You lack time: Restorations take time. Sometimes unbelievable amounts of it. As an added bonus, you’ll soon discover that these hours are not always fun. In fact, they can be some of the most stressful hours you’ll ever spend, as those of us who have received the wrong camshaft from the UPS man, or dropped a freshly painted fender, or scratched your freshly painted motorcycle frame reinstalling the engine can attest. Extracting snapped bolt heads, setting panel gaps, or chasing out shorts in a cloth wiring loom that was woven when Churchill was running England; they don’t make vacation brochures advertising this type of activity for a reason. It’s work. A few years ago, I restored a Honda CB400F motorcycle I’d disassembled two years prior. After dis-assembly I got distracted with other projects (building a new home), and everything sat. For a long time, I swear, all the parts would sit in my garage and gossip about what was taking me so long until I couldn’t take anymore, finally got serious, and pulled about three weeks of nearly continuous all-nighters until the thing was back on the road. It was worth the effort, but I did it before I had children. Would never happen now. Bonus points if you’ve taken on a basket case project while knowing you’ll be moving within the next two years.
You lack funds: Been there, done that. It’s amazing how delusional we can become about money when considering a restoration project. (I’m not judging anyone here; the line starts behind me). Often, the purchase price of said basket case is insignificant in comparison to the baskets of money which will be required to rebuild and restore. I’ve fallen for this trap on more than one occasion, but I have also snapped myself out of a trance while looking a ratty Jaguar or big old Coupe De Ville sitting in a dusty barn on the middle of nowhere. On more than one occasion I’ve fallen asleep with a Moss or Classic Industries catalog on my chest only to wake up the next morning ready to pass on a potential project, as if the prices for everything needed were revealed to me through osmosis. There is a passage in the Bible about counting the cost of building a tower before commencing, lest you are unable to finish and be ridiculed by all who see it. We all think the reference is to a building, but I think it’s just as likely that scripture is referring to that rusty MGA with parts in peach crates you’re looking at. Award bonus points for those of you who are organized enough to have used parts catalogs to make some sort of budget for your project and chose to proceed anyway. Damn the torpedoes. Double bonus if you brought home a non-running project car without discussing the idea with your spouse, significant other, or parents first and have lived to talk about it.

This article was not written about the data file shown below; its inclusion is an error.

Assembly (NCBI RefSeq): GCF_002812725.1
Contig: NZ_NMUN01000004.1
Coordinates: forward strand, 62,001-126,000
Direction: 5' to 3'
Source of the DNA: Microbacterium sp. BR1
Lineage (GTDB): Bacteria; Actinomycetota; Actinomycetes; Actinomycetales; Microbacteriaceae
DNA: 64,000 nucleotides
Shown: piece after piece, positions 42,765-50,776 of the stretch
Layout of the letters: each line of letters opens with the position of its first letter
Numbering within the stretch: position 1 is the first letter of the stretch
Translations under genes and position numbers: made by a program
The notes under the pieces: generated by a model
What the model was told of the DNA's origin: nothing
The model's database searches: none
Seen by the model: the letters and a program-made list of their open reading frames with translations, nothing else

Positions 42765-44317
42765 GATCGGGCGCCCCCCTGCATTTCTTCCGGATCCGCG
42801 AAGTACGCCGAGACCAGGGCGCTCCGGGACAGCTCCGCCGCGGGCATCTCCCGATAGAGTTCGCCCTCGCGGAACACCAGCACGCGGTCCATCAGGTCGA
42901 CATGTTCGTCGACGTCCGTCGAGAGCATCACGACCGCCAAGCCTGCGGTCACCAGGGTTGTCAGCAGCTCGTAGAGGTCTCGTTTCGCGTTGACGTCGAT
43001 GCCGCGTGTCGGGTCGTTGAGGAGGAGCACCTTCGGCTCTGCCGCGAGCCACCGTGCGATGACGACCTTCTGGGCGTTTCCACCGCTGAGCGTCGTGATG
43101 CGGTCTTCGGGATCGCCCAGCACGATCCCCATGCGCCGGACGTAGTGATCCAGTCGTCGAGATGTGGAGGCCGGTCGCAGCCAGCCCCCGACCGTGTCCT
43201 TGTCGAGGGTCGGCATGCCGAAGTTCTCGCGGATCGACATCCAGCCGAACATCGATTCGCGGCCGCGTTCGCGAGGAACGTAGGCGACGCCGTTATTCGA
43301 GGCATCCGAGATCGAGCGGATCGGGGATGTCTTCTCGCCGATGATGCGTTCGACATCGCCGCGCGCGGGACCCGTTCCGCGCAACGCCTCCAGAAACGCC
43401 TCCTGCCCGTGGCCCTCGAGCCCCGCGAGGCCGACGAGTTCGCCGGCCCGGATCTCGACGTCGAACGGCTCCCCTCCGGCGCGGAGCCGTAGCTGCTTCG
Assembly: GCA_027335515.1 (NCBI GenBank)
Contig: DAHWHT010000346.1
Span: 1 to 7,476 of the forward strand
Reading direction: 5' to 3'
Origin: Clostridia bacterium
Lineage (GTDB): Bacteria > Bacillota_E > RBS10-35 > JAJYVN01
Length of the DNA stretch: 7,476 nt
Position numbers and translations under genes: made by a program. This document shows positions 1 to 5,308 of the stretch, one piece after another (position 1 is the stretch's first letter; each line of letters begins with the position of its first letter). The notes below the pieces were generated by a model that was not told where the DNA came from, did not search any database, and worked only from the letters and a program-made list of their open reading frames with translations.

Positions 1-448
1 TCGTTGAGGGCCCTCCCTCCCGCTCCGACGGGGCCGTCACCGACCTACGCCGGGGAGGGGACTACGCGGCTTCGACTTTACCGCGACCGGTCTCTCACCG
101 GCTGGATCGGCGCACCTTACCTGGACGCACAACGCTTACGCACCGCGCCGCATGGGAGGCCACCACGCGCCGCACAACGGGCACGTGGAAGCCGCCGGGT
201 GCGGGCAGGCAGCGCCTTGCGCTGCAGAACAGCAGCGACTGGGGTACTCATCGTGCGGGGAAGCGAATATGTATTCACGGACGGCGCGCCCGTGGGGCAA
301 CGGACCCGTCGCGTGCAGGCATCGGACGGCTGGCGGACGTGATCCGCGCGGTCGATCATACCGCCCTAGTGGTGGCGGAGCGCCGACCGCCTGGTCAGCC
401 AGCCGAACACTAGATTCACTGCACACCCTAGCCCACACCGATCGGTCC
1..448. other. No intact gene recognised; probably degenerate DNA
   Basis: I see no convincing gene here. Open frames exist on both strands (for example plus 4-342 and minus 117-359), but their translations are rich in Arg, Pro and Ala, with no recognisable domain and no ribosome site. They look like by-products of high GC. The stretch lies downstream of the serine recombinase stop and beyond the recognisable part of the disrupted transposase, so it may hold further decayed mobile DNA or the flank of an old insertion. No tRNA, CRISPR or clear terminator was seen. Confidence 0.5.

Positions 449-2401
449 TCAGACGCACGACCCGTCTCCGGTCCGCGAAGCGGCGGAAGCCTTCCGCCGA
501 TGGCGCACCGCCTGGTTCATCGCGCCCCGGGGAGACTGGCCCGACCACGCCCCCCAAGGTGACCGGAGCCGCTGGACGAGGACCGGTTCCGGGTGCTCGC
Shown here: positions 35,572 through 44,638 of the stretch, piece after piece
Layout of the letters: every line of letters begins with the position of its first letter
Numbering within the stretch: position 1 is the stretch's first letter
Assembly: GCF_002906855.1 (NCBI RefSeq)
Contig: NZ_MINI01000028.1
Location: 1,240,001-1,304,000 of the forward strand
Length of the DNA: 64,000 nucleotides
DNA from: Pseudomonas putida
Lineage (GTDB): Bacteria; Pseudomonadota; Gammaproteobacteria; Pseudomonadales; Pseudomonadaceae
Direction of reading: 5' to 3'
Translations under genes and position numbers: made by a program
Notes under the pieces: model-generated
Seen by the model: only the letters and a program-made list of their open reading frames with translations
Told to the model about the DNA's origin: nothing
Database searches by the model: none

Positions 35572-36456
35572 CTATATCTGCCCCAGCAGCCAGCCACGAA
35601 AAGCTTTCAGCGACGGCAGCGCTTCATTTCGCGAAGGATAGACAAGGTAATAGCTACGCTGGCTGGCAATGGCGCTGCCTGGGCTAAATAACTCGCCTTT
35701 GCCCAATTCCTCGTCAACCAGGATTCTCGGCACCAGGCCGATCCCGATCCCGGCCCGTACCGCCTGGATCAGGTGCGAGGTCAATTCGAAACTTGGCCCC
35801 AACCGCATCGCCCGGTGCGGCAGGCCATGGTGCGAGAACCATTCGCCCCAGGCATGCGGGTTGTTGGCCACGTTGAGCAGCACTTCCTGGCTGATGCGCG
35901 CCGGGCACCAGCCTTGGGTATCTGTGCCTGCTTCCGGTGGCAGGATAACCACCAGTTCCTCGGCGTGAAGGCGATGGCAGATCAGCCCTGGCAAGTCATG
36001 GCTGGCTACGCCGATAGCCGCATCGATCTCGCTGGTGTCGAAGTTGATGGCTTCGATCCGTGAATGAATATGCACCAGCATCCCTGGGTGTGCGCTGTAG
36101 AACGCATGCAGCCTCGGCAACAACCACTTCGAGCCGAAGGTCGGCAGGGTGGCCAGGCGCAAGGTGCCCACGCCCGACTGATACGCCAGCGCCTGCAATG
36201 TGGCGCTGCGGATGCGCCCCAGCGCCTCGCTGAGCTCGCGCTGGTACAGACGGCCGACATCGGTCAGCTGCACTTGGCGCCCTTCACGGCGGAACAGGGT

The car you’re buying is already disassembled: Stock up on the Advil, and call your financial planner; you’re in for a painful ride. Bonus points if the car (excuse me, collection of car parts) you’re buying has not been properly tagged and bagged or parts are stored in multiple locations. You’re about to break one of the seminal rules of car restorations; proceed with caution! Double bonus points if the car comes with what you believe is everything you need, except a title. Be sure your loved ones know where the local DMV is located. When you go missing, that’s the first place that should be checked.
Of course, many have bravely proceeded with complex, expensive restorations, and many have been successful. It’s so easy to look at an old and dusty car sitting in a dimly lit barn and see potential, the car of your dreams, before you. Happens to me all the time. For those who restore cars or motorcycles, there is hardly anything more fulfilling than watching a project come to fruition; countless hours of planning and hard work, all to create something beautiful. It’s why people who restore and rebuild cars do what they do, despite challenges like the ones above. In any event, if you’re in the throes of restoration, or thinking about restoring an old car and enjoying the process of finding the perfect candidate, enjoy it. After all, the worst day in the garage is better than the best day at the office… That must be true, or restoration projects would never get started!
As always, Happy Motoring.
Michigan Automotive Inspection Services provides professional pre-purchase inspection and appraisal services for automobiles located in Michigan, Illinois, Indiana, and Ohio. The company is independently owned and provides courteous and personalized serviced to our clients. Our work is never contracted to third party inspectors or appraisers.